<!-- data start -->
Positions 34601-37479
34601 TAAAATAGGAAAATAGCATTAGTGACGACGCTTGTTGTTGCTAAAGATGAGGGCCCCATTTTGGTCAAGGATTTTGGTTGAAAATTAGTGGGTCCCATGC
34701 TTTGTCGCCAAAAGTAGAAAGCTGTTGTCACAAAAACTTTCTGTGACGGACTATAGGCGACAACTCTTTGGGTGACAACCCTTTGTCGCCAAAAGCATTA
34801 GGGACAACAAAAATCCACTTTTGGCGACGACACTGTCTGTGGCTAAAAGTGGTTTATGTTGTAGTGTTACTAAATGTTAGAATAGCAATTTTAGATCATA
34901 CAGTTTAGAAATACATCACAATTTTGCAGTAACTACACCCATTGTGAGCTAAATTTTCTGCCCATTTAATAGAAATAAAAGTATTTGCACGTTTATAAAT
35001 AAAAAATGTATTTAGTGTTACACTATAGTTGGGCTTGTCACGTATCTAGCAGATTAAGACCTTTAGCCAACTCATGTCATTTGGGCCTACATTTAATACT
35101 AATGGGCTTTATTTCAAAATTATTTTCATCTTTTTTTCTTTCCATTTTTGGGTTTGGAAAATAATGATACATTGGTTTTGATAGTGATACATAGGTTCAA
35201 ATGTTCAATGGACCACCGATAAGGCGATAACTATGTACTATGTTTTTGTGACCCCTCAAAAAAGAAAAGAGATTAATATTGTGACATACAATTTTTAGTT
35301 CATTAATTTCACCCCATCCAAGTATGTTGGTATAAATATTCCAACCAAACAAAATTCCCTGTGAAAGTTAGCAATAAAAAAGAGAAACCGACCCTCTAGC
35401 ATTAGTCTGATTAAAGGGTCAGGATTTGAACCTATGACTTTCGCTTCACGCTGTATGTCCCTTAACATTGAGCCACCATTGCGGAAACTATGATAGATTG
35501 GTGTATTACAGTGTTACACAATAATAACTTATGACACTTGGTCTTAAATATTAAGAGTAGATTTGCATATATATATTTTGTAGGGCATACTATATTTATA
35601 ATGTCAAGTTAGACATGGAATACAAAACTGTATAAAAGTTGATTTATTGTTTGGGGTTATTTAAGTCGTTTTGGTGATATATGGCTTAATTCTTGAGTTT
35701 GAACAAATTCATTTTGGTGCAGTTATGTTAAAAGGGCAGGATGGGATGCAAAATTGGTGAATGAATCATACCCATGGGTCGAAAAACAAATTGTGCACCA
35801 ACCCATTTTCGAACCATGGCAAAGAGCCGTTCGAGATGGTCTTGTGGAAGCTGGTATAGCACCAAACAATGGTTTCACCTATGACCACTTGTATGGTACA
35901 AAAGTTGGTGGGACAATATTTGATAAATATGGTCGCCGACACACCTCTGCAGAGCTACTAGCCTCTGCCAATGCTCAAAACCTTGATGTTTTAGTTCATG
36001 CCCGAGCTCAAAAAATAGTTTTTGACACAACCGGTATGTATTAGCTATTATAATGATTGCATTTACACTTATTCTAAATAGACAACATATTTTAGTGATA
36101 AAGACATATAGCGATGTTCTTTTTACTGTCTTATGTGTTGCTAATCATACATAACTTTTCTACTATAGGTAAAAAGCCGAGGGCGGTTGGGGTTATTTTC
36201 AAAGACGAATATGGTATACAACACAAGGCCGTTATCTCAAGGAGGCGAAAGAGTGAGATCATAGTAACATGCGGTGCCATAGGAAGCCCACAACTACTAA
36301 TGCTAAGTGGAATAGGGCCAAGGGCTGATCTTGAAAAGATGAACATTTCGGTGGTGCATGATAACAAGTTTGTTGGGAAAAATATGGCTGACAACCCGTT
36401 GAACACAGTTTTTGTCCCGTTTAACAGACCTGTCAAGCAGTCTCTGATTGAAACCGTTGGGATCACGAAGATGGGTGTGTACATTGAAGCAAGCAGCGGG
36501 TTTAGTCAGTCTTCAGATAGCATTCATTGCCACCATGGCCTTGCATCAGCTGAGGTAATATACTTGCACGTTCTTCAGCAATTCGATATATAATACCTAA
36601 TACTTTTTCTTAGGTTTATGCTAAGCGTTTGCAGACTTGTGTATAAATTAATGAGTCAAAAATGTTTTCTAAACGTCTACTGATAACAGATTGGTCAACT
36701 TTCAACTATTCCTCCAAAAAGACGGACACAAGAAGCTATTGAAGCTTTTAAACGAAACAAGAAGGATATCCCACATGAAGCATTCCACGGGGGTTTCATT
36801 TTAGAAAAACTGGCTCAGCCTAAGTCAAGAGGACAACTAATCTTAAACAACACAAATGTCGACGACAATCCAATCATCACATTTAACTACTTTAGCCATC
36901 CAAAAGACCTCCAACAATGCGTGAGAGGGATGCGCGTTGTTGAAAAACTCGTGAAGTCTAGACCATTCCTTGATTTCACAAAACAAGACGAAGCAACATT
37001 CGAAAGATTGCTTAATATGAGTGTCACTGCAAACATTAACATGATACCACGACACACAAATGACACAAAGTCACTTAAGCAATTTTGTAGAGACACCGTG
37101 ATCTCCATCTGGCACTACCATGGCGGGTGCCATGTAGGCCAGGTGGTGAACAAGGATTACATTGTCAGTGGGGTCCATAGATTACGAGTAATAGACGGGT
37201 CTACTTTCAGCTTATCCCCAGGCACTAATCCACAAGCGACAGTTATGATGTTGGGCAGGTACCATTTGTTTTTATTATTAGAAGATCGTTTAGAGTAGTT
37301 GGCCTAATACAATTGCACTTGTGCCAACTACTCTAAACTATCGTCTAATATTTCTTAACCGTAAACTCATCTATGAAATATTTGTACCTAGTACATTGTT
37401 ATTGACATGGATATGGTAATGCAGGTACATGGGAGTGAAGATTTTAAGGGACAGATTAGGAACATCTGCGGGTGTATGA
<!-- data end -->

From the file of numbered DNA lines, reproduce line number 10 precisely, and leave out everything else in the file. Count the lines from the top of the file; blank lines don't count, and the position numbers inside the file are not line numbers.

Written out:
35401 ATTAGTCTGATTAAAGGGTCAGGATTTGAACCTATGACTTTCGCTTCACGCTGTATGTCCCTTAACATTGAGCCACCATTGCGGAAACTATGATAGATTG